The world of today is full of ever-increasing conveniences — cooking boxes full of pre-measured and pre-chopped ingredients that let you whip up delicious meals at home, personal digital assistants that keep a virtual ear open for your every request, apps that tell you exactly what you need to know so you don’t have to think. And while these things do make life easier, the question is: Is an easier life actually good for us? Is it good for our long-term brain health?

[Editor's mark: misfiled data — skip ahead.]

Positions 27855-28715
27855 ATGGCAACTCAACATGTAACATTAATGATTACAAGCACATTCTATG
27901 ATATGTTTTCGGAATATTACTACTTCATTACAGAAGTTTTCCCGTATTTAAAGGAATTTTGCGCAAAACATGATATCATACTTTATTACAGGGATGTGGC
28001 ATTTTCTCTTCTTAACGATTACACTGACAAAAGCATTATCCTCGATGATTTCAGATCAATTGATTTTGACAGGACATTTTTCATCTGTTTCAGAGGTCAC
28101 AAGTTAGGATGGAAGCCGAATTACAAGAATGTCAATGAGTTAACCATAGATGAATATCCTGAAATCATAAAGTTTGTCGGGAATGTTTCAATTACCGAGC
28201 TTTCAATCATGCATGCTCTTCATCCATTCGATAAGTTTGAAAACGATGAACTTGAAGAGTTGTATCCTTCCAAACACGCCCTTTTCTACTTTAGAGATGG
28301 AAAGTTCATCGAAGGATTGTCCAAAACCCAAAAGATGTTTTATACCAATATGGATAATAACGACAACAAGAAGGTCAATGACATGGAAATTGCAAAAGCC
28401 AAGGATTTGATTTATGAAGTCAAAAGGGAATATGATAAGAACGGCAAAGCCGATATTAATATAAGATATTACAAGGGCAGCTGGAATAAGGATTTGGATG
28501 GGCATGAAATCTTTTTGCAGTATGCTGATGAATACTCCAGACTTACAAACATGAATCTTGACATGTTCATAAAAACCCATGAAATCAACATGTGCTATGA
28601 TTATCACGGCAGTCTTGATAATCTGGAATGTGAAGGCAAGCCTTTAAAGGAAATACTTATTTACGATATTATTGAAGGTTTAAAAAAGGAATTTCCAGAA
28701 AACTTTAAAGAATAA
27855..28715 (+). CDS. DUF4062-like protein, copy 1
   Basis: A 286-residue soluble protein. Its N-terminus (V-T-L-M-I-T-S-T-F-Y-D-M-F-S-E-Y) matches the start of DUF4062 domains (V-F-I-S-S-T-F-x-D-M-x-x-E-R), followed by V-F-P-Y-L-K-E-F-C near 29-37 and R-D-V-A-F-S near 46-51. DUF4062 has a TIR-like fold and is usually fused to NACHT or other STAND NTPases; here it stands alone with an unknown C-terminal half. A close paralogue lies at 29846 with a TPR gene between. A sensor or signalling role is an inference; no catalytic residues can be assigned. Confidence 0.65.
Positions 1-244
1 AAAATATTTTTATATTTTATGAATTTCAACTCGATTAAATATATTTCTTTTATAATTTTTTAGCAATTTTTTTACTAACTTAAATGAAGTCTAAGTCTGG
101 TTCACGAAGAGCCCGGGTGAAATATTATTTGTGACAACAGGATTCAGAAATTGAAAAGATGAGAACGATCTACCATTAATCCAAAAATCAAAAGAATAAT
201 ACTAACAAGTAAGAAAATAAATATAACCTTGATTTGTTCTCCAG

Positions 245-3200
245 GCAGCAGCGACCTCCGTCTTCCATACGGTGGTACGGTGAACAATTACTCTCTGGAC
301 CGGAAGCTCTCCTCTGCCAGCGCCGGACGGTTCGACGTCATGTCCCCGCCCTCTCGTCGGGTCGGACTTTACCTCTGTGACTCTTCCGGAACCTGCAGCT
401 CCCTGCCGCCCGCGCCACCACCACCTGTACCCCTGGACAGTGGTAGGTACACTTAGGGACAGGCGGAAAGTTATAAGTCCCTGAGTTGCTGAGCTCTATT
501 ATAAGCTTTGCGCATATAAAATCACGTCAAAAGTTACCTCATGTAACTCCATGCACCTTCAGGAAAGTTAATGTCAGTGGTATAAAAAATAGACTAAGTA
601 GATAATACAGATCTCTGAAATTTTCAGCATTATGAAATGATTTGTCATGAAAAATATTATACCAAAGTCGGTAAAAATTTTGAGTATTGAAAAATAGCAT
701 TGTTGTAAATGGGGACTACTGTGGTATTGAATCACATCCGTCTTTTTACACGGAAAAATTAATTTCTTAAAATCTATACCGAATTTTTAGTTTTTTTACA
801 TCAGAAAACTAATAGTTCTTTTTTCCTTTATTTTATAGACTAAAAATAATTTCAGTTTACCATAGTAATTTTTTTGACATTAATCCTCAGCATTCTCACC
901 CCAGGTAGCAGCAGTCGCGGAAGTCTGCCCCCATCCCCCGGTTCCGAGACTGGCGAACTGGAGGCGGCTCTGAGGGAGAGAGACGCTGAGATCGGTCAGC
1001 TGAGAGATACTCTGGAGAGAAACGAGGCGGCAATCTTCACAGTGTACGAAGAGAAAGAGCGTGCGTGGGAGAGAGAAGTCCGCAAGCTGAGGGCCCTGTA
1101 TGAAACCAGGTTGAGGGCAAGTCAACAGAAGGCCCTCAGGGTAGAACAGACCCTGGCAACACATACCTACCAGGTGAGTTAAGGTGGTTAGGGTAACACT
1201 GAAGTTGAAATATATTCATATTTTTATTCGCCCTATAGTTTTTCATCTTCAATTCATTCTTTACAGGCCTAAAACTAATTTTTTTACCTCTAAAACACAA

I think of myself as a naturally curious person, and that means that the list of things I want to do in retirement is longer than I’ll ever be able to get through. But even for the naturally curious, it’s worth cultivating both more curiosity and conscientiousness — to achieve success, however we define it, and to give a longer, healthier life.